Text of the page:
Truisms collide in the story of Nanovation
November 22, 2011
It’s often been told to entrepreneurs and potential innovators: If you want to create something of value and build a financially successful enterprise, find a problem and solve it. A second truism concerning innovation is the workaround, or “incomplete or partial solution to a particular job to be done. ” (The Innovator’s DNA by Jeff Dyer, Hal Gregersen and Clayton M.
The bursts are often followed by questions designed to get the reader to think and apply the Nanobites that preceded them. The questions that followed the Nanobites above:
- Nanovation is often born from a desire to make the world better.
- Nanovation begins with clearly defining the problem.
- Nanovators see problems as invitations.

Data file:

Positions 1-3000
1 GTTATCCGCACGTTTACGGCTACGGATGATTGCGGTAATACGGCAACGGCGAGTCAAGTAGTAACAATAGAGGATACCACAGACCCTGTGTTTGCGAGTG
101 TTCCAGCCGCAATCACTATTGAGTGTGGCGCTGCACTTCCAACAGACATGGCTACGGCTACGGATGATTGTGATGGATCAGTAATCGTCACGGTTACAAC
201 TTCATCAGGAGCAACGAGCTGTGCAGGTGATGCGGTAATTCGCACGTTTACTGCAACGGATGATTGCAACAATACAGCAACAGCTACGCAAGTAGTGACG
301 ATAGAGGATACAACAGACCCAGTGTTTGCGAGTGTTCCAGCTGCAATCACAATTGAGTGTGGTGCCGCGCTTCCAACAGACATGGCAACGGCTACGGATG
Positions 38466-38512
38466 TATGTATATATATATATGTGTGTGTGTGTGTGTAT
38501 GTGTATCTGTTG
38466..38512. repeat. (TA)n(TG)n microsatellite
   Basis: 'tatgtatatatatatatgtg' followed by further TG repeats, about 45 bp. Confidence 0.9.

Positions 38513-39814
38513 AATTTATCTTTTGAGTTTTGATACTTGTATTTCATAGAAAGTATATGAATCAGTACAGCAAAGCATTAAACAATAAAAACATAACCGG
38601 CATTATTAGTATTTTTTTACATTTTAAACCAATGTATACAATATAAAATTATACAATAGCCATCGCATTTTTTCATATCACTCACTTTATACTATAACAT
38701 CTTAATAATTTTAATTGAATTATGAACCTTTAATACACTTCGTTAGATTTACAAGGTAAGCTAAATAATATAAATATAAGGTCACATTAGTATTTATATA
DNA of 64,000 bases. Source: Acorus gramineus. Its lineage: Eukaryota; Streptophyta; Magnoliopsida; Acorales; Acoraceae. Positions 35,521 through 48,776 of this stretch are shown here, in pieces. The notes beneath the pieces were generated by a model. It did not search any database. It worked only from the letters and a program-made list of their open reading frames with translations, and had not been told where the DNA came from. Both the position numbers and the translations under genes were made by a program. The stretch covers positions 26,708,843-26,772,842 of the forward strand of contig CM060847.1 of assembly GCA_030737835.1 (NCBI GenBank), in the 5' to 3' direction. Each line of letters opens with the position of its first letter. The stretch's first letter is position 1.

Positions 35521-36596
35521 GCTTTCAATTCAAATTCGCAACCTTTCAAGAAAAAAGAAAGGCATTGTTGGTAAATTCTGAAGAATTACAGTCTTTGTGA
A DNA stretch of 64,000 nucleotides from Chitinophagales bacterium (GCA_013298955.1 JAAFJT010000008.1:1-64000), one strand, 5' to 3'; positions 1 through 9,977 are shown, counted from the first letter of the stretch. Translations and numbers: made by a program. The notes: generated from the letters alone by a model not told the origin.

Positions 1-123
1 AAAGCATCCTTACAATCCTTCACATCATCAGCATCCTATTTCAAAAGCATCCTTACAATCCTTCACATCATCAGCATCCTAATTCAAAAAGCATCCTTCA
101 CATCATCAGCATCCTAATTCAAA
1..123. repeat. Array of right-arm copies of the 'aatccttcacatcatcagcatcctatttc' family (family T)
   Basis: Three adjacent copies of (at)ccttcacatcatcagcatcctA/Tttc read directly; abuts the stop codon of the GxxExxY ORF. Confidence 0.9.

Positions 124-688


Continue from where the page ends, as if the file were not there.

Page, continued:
- Nanovation is action-oriented. If you see a problem, act on it.
- Nanovators frequently ask, "What if?"
In all, the book uses a layman's language to describe a plethora of useful innovation ideas, many of which will inspire and instruct you. Along the way, you get to read the story of the creation of a safe, low-polluting car that cost about $2,100 American when introduced. The most exciting pages are dedicated to the ripple effects the car will have around the world. For example, global parts vendors were charged with finding ways to lower the costs of their parts by 80% for the Nano. The innovation that those vendors used to accomplish that will be transferred to other manufacturers, lowering the price of cars for buyers in other countries.
- How many times have you looked at a situation in your country or company and thought, Someone should do something about this?
- What if you were that someone? Or what if you supported someone who shared your vision and was in a position to make a difference?
- And forget changing the world for a moment: How about in your job? Is there some problem in your workplace or in your industry that you think "someone" ought to address?
- What would it take for you to lead the change?